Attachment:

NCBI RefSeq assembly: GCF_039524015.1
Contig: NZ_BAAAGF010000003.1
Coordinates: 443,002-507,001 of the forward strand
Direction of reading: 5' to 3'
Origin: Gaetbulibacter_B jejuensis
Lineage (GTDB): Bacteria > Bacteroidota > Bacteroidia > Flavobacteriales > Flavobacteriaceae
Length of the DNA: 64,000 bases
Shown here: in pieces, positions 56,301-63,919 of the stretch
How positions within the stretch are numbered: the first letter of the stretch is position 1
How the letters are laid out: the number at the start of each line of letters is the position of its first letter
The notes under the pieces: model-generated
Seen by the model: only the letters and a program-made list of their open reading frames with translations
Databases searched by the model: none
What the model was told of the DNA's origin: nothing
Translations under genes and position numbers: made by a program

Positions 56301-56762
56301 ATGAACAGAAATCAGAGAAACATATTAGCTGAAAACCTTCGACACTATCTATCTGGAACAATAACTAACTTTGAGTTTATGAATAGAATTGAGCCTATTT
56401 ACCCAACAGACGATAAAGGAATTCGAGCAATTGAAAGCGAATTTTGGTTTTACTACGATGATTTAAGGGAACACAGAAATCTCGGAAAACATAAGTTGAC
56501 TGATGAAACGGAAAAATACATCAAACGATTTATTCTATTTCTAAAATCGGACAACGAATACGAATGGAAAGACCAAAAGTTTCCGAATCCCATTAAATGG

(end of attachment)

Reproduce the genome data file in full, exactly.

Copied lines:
NCBI RefSeq assembly: GCF_039524015.1
Contig: NZ_BAAAGF010000003.1
Coordinates: 443,002-507,001 of the forward strand
Direction of reading: 5' to 3'
Origin: Gaetbulibacter_B jejuensis
Lineage (GTDB): Bacteria > Bacteroidota > Bacteroidia > Flavobacteriales > Flavobacteriaceae
Length of the DNA: 64,000 bases
Shown here: in pieces, positions 56,301-63,919 of the stretch
How positions within the stretch are numbered: the first letter of the stretch is position 1
How the letters are laid out: the number at the start of each line of letters is the position of its first letter
The notes under the pieces: model-generated
Seen by the model: only the letters and a program-made list of their open reading frames with translations
Databases searched by the model: none
What the model was told of the DNA's origin: nothing
Translations under genes and position numbers: made by a program

Positions 56301-56762
56301 ATGAACAGAAATCAGAGAAACATATTAGCTGAAAACCTTCGACACTATCTATCTGGAACAATAACTAACTTTGAGTTTATGAATAGAATTGAGCCTATTT
56401 ACCCAACAGACGATAAAGGAATTCGAGCAATTGAAAGCGAATTTTGGTTTTACTACGATGATTTAAGGGAACACAGAAATCTCGGAAAACATAAGTTGAC
56501 TGATGAAACGGAAAAATACATCAAACGATTTATTCTATTTCTAAAATCGGACAACGAATACGAATGGAAAGACCAAAAGTTTCCGAATCCCATTAAATGG